Perhaps if Ents still roamed the earth, Madison's trees would get a little more respect. Ents, you'll recall, are the humanoid tree-beings who figured prominently in one of the climactic battles in The Lord of the Rings. The Ents were the protectors of the woods, and if you read contributor Katherine Esposito's report, "A Tree Falls in Madison," you'll see that our city's trees could use some heroes.
The term "urban forest," when applied to Madison, would lead one to think immediately of the magnificent UW Arboretum. But that Depression-era gift to Madison (see "Back to Nature," 5/29/09) is not what Esposito, a longtime contributor to these pages, is investigating. Rather, it is the thousands of trees that both the city, in its rights-of-way, and private citizens, in their yards and properties, are responsible for throughout Madison.
We take for granted these silent residents of our city's streets and parks, protectors and nurturers of our homes, until their sudden absence reminds us of what is no longer there. Trees are valuable for more than harvesting, and we gain from tending them, much like livestock. To understand the full scope of the neglect Madison trees suffer from our lack of interest, read Esposito's report, then go out and hug a tree.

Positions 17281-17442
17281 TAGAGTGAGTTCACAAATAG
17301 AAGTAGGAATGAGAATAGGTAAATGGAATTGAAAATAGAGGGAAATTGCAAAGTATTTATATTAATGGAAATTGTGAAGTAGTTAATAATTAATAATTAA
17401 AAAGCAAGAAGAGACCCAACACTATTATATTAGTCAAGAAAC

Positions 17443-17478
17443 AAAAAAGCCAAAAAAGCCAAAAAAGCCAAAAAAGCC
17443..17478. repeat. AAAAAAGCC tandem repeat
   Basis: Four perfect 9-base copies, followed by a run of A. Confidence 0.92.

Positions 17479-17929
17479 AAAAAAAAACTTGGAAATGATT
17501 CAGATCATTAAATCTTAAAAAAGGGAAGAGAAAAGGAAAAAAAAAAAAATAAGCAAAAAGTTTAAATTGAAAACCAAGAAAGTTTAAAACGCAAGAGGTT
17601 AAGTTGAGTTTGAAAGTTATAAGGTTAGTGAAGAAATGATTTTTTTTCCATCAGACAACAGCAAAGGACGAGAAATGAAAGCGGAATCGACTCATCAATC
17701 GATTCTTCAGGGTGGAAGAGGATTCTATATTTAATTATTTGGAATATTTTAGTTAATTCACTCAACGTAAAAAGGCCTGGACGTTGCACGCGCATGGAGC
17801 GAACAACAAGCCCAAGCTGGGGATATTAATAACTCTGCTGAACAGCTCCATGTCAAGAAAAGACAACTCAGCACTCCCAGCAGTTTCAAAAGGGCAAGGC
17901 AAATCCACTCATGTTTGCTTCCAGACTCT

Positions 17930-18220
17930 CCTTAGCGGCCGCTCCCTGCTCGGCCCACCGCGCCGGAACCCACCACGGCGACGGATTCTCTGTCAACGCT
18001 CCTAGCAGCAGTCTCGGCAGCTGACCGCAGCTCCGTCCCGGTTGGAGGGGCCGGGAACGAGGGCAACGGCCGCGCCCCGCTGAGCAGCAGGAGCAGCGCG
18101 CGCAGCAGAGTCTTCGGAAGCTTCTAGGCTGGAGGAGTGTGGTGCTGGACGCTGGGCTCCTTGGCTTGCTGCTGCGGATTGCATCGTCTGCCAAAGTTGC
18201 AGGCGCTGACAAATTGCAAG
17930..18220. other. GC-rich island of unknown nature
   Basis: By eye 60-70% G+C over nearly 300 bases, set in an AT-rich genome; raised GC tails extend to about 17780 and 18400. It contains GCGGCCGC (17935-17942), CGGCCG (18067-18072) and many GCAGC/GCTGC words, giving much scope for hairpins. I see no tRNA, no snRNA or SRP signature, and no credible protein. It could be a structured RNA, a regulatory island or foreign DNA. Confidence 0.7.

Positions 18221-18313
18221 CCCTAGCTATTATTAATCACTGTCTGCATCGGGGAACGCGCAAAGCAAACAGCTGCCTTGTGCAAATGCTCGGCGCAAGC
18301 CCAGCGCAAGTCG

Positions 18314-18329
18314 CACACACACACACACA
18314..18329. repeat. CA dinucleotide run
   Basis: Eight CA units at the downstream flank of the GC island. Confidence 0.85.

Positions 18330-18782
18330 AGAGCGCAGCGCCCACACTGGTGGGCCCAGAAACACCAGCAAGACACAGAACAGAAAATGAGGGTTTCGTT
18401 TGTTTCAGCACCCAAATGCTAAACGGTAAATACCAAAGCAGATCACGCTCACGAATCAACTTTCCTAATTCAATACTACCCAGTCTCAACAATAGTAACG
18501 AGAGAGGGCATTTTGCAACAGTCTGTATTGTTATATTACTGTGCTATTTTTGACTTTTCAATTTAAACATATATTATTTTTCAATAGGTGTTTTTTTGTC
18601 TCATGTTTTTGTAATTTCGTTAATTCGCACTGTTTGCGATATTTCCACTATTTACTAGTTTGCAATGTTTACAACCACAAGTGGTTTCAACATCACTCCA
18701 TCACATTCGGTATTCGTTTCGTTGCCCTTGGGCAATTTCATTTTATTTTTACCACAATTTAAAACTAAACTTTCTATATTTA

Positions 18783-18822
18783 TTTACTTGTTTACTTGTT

This being the first issue of October, you'll find Kids & Parents coverage in this edition, as you will in the first issue of every month. Author Lynn Welch reports on the efforts to minimize the flu threat this fall. The frontline defense, we learn, is hand-washing. And there is more to this than simply running water. You'll also find Kids' Critics Choice, with a select list of October attractions. For a full lineup of events of interest to kids and/ or their parents, visit "Families" and "Kids Stuff" at